The sombre, sober colours
Of winter’s limited palétte
Run, mix and separate again
Through my prismatic window.
Each hue with purest liquid mixed
Becomes translucent,
Each raindrop a note of colour in a chromatic fantasy.

Smelling of citrus tang
In wan, short, wintry afternoon,
The sun, tart, like an unripe orange
Appears, shines dully on wet cobblestones
And every lemon, yellow-green is its reflection
Shattered as it were
By every raindrop clinging to the window glass.

The ailing sun swathed
In sheets of leaf-green clouds
Expires, leaving a mauve remembrance
Heir to the cold starry realm of night.
Frigid, relentless, old mistress of silence,
Moon Lady rises, killing
Even the memory of sun with a refrigerated kiss.

Shining stabs of light
The stars rend the frozen atmosphere
And penetrate the window pane,
Burning their starlight tracks on my transfixed gaze.
Winter comes early this year
And Spring long gone and well away –
Unlike her, nevermore will you return.

Monday, 13 January 2014


“My invention, (the motion picture camera), can be exploited... as a scientific curiosity, but apart from that it has no commercial value whatsoever.” - Auguste Lumière

The Golden Globe Award is an American tribute bestowed by the 93 members of the Hollywood Foreign Press Association (HFPA) recognising excellence in film and television, both domestic and foreign. The annual formal ceremony and dinner at which the awards are presented is a major part of the film industry’s awards season, which culminates each year with the Academy Awards. The 71st Golden Globe Awards, honouring the best in film and television for 2013, were presented on January 12, 2014, at the Beverly Hilton Hotel in Beverly Hills, California, where they have been held annually since 1961.

The awards originated in 1943 when a group of writers banded together to form the Hollywood Foreign Press Association and created a generously distributed award called the Golden Globe Award. The first Golden Globe Awards, honouring the best achievements in 1943 filmmaking, were held late in January 1944, at the 20th Century-Fox studios. Subsequent ceremonies were held at various venues throughout the next decade, including the Beverly Hills Hotel, and the Hollywood Roosevelt Hotel.

Profits from the annual ceremony have enabled the Hollywood Foreign Press Association to donate millions of dollars to entertainment-related charities, as well as funding scholarships and other programs for future film and television professionals. The most prominent beneficiary is the Young Artist Awards, presented annually by the Young Artist Foundation, established in 1978 by late Hollywood Foreign Press member, Maureen Dragone to recognize and award excellence of young Hollywood performers under the age of 21, and to provide scholarships for young artists who may be physically and/or financially challenged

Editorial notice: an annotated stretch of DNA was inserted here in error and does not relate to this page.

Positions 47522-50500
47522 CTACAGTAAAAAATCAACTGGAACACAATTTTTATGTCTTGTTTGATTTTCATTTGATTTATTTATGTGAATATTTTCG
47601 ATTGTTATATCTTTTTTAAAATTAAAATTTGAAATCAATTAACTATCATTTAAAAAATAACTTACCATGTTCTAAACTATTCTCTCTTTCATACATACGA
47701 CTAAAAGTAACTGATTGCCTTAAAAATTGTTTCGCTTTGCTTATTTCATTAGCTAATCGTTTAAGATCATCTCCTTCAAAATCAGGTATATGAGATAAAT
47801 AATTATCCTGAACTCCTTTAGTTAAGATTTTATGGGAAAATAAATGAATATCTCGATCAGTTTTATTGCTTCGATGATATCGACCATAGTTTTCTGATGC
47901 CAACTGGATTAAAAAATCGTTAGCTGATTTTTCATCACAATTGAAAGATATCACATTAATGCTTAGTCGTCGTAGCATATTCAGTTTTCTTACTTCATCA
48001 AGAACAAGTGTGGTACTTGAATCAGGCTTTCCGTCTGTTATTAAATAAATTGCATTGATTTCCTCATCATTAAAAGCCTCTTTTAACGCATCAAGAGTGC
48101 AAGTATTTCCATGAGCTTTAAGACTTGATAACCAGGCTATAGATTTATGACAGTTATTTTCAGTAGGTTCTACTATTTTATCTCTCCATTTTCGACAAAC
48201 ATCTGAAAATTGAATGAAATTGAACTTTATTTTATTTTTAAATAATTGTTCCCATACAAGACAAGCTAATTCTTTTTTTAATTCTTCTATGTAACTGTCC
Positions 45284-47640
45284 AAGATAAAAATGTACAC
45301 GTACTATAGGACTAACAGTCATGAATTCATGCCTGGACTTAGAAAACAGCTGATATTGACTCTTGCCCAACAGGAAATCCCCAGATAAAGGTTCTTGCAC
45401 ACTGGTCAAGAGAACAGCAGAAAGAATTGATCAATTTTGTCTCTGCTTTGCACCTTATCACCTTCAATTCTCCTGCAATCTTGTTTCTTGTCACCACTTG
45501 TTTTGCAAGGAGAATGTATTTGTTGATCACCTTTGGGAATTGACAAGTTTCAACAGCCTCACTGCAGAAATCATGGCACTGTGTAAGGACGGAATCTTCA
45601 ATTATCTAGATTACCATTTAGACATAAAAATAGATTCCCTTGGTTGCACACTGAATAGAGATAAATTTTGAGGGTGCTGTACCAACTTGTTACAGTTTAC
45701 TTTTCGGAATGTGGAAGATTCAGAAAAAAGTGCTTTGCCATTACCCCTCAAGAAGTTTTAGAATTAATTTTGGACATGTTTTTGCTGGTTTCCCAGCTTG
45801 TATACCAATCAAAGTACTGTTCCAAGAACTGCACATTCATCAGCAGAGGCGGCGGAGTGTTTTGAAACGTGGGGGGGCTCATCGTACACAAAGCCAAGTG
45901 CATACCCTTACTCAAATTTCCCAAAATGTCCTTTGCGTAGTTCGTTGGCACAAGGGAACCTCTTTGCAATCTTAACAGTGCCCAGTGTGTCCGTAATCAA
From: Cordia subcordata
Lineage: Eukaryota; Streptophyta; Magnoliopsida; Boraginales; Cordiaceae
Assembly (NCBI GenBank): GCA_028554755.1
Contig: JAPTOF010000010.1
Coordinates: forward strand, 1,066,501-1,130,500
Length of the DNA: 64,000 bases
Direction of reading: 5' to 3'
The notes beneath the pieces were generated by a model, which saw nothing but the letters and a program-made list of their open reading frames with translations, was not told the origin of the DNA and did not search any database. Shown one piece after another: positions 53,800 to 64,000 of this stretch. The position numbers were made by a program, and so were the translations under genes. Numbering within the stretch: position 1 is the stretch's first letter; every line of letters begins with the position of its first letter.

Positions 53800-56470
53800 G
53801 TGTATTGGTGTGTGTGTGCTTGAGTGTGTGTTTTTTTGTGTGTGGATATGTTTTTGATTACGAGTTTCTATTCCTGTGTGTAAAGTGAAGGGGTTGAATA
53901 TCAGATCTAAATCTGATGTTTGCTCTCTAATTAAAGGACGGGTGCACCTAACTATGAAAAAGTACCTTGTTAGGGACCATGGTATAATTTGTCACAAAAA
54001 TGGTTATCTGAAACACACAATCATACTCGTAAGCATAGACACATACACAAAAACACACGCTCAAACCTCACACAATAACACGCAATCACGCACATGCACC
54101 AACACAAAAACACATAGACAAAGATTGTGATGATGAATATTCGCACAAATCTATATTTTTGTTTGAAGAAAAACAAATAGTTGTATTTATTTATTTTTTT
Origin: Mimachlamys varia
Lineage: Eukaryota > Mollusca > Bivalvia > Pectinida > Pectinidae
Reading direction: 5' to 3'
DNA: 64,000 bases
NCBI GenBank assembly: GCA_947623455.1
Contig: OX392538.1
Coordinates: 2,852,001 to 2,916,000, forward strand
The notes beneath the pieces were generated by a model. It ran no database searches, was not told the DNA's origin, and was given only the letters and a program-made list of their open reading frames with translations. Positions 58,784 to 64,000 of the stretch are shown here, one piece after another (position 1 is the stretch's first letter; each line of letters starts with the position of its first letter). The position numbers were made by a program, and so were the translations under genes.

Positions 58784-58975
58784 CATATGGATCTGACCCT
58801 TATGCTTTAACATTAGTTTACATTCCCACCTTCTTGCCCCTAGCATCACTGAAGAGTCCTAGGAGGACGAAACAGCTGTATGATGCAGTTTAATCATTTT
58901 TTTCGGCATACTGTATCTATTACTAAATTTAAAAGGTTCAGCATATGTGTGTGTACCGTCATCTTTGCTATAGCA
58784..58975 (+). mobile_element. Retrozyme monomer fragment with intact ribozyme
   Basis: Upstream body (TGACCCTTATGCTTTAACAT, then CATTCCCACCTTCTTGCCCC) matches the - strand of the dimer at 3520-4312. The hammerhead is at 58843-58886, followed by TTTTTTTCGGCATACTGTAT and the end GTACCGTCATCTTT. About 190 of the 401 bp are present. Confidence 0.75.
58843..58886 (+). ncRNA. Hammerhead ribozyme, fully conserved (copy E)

The Golden Globe Awards are as follows:
Motion picture awards

Best Motion Picture – Drama
Best Motion Picture – Musical or Comedy
Best Director
Best Actor – Motion Picture Drama
Best Actor – Motion Picture Musical or Comedy
Best Actress – Motion Picture Drama
Best Actress – Motion Picture Musical or Comedy
Best Supporting Actor – Motion Picture
Best Supporting Actress – Motion Picture
Best Screenplay
Best Original Score
Best Original Song
Best Foreign Language Film
Best Animated Feature Film (since 2006)
Cecil B. DeMille Award for Lifetime Achievement in Motion Pictures

Television awards Awarded since 1956
Best Drama Series
Best Comedy Series
Best Actor in a Television Drama Series
Best Actor in a Television Comedy Series
Best Actress in a Television Drama Series
Best Actress in a Television Comedy Series
Best Mini-Series or Motion Picture made for Television
Best Actor in a Mini-Series or Motion Picture made for Television
Best Actress in a Mini-Series or Motion Picture made for Television
Best Supporting Actor in a Series, Mini-Series or Motion Picture made for Television
Best Supporting Actress in a Series, Mini-Series or Motion Picture made for Television

In terms of the winners for the best movies this year, the best drama movie winner was 12 Years a Slave which concerns the true story of Solomon Northup. In the pre-Civil War United States, Solomon Northup (Chiwetel Ejiofor), a free black man from upstate New York, is abducted and sold into slavery. Facing cruelty (personified by a malevolent slave owner, portrayed by Michael Fassbender), as well as unexpected kindnesses, Solomon struggles not only to stay alive, but to retain his dignity. In the twelfth year of his unforgettable odyssey, Solomon’s chance meeting with a Canadian abolitionist (Brad Pitt) will forever alter his life. I certainly look forward to seeing this movie.

The best comedy or musical movie winner was American Hustle. This is a fictional film set in the alluring world of one of the most stunning scandals to rock the USA. American Hustle tells the story of brilliant con man Irving Rosenfeld (Christian Bale), who along with his equally cunning and seductive British partner Sydney Prosser (Amy Adams) is forced to work for a wild FBI agent Richie DiMaso (Bradley Cooper). DiMaso pushes them into a world of Jersey powerbrokers and mafia that’s as dangerous as it is enchanting. Jeremy Renner is Carmine Polito, the passionate, volatile, New Jersey political operator caught between the con-artists and Feds. Irving’s unpredictable wife Rosalyn (Jennifer Lawrence) could be the one to pull the thread that brings the entire world crashing down. This one is less appealing to me.